I’m gearing up to go to New Hampshire later this month (ten days of on-the-ground blog reporting up until primary day), lining up interviews and meetings and so forth. So I wanted to share some sense of what the campaign looks like to me right now.
As nearly as I can tell, the race has four moving parts right now: Clark, Dean, Gephardt and Kerry. And the four candidates are in motion like the interlocking pieces of a clock, each affecting the other in multidimensional ways.
Look for instance, at the American Research Group New Hampshire tracking poll. To the best of my knowledge, ARG is the only outfit currently running a public daily tracking poll.
Going back to the day after Christmas, there are three candidates consistently over 5%: Clark, Dean and Kerry. Clark and Dean have been strikingly consistent over the ten day period, with Clark at 12/13% and Dean at 37%.
(In the last two days, Dean has hit 38% and then 39%. But it’s too early to see if that’s a trend.)
The one clear trend line is a slow deterioration for Kerry. He started at 19% percent and went down a point each day until he settled at 14%.
Tracking polls are notoriously volatile. And the sample sizes are small. But I think there’s consistent enough downward movement there to say something is happening.
Yet, this downdraft is not inconsistent with Kerry’s strategy, as I understand it. Or, more accurately, not something they haven’t accounted for.
Kerry is making a renewed and intense push in Iowa, figuring that he can’t restart his campaign in New Hampshire and has to look for a springboard elsewhere.
I haven’t seen any recent polls out of Iowa. But anecdotal reports say he’s making some progress and gathering some steam there. The press will need some unexpected story out of Iowa in a couple weeks. And if Kerry surpasses whatever his expectations threshold is there, then he could be the story of the week going into New Hampshire, quite possibly reversing the deterioration which is now so evident there. It’s the electoral equivalent of a very long hail mary pass.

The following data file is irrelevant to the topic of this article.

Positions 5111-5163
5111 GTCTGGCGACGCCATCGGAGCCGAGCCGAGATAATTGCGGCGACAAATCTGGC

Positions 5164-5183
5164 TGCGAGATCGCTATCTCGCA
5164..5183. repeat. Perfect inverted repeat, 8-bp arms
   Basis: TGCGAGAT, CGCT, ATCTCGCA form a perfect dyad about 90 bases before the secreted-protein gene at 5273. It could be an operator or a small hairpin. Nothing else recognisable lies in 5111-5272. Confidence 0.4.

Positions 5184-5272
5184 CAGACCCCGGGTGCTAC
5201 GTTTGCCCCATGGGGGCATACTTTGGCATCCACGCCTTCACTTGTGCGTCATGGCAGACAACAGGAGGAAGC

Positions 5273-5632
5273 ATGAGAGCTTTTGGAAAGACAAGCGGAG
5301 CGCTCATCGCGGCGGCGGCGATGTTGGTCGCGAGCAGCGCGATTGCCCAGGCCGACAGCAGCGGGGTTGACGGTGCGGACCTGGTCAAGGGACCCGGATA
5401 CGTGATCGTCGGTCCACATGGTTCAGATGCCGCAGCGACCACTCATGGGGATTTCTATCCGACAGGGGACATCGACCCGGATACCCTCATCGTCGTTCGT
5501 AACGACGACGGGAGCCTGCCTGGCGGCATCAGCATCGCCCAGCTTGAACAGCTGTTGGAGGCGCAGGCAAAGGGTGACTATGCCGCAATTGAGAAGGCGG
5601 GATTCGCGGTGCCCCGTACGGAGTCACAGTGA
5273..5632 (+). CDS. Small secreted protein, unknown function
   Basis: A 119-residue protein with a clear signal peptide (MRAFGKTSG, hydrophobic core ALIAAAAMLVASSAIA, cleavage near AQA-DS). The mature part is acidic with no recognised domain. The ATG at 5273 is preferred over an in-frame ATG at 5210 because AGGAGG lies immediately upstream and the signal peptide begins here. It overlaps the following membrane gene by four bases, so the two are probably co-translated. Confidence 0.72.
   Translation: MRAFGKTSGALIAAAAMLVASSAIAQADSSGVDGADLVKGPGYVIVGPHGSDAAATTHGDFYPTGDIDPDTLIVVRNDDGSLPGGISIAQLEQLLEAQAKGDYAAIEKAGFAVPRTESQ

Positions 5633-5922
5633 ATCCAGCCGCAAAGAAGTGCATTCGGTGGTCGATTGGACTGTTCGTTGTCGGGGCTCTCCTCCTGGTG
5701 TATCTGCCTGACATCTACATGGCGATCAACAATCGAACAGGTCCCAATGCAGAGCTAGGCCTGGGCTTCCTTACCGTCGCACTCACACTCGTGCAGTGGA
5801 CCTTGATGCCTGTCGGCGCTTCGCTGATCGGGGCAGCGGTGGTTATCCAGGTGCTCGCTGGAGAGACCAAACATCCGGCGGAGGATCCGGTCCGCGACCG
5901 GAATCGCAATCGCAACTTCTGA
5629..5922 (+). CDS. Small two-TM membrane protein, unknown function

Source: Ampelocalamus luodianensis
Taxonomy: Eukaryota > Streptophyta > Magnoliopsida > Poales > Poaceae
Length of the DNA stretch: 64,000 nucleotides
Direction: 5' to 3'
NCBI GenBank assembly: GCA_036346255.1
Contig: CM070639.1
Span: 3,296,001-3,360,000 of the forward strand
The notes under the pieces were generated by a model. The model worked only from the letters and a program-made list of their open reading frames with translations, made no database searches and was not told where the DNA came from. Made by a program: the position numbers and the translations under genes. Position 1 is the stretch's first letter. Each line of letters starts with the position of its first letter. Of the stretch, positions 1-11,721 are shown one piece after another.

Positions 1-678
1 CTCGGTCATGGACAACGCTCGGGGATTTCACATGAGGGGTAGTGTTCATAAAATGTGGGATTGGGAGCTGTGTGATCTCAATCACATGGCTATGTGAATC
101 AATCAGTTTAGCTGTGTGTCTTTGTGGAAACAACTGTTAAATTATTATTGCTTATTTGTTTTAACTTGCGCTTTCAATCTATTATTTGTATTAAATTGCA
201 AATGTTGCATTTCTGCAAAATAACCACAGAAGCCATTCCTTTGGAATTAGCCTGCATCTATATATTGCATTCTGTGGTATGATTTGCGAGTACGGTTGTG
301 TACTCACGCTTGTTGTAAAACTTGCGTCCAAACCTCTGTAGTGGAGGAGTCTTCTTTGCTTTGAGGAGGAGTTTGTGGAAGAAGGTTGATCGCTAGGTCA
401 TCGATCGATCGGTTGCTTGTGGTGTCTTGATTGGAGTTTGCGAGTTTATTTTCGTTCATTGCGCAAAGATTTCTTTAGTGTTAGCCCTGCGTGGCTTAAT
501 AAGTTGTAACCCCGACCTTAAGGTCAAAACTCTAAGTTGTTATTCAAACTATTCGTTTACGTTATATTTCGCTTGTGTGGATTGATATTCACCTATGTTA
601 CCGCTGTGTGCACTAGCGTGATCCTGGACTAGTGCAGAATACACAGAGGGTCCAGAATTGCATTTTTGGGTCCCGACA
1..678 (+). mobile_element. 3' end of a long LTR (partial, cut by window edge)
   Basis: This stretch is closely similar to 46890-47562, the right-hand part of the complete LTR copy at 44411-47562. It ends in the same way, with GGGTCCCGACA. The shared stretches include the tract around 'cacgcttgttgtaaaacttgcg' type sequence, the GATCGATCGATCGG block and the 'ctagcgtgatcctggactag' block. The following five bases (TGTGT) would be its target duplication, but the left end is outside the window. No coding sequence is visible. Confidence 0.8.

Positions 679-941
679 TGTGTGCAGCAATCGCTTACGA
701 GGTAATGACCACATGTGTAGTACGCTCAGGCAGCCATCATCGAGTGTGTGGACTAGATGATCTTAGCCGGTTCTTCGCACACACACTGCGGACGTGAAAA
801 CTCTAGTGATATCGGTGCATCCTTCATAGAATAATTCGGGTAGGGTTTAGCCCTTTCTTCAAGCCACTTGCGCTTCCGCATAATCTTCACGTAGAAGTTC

But where is that threshold? It’s hard to see how a Kerry surge in Iowa could be anything but a footnote unless he actually comes in second. And that seems hard to figure.
But where is that threshold? That’s a key question.
Another data point that stands out in the ARG numbers is Clark. Though Kerry is falling, Clark seems to be locked in at 12% or 13%. If Kerry falls far enough in New Hampshire, then it really will be a Dean/Clark race.
But that will be by default. With all the other candidates save these three polling so poorly in New Hampshire, and with Kerry slipping, you’d really expect Clark to be gaining at least some ground. But at least by the evidence of the ARG poll, he’s not.
Again, we’re dealing with limited data here: one tracking poll. But Clark’s putting lots of resources into the state now. If Kerry’s decline doesn’t reverse, when does he start to move? And if not, why not?
Then we have Dick Gephardt, for whom everything is Iowa. Like Kerry, he’s looking for that Iowa leverage to propel him into a two-man race with Howard Dean. On TV this morning The Des Moines Register’s David Yepsen (the ‘wise man’ of the Iowa caucuses) gave the impression that there is still a very real race in Iowa.
He also seemed to say that the mix of attacks and stumbles over the last month hasn’t hurt Dean, in the sense of eroding his support, but has for the moment at least arrested any further gains. With a large pool of undecideds, that’s important.
Dean’s strategy here is the most straightforward: run down the clock. Get through both of these primaries with solid wins, prevent any of the other three candidates from significantly exceeding expectations, and end January with so much momentum than even the opposing candidate in the inevitable two-man race simply can’t catch up.
One final thought: an interesting strategic question.
Would Clark gain more from a solid Iowa victory for Dean which effectively ended Gephardt’s and Kerry’s candidacies (thus forcing a two-man race by default) or by one of the other candidates breaking out, thus knocking Dean significantly off his stride?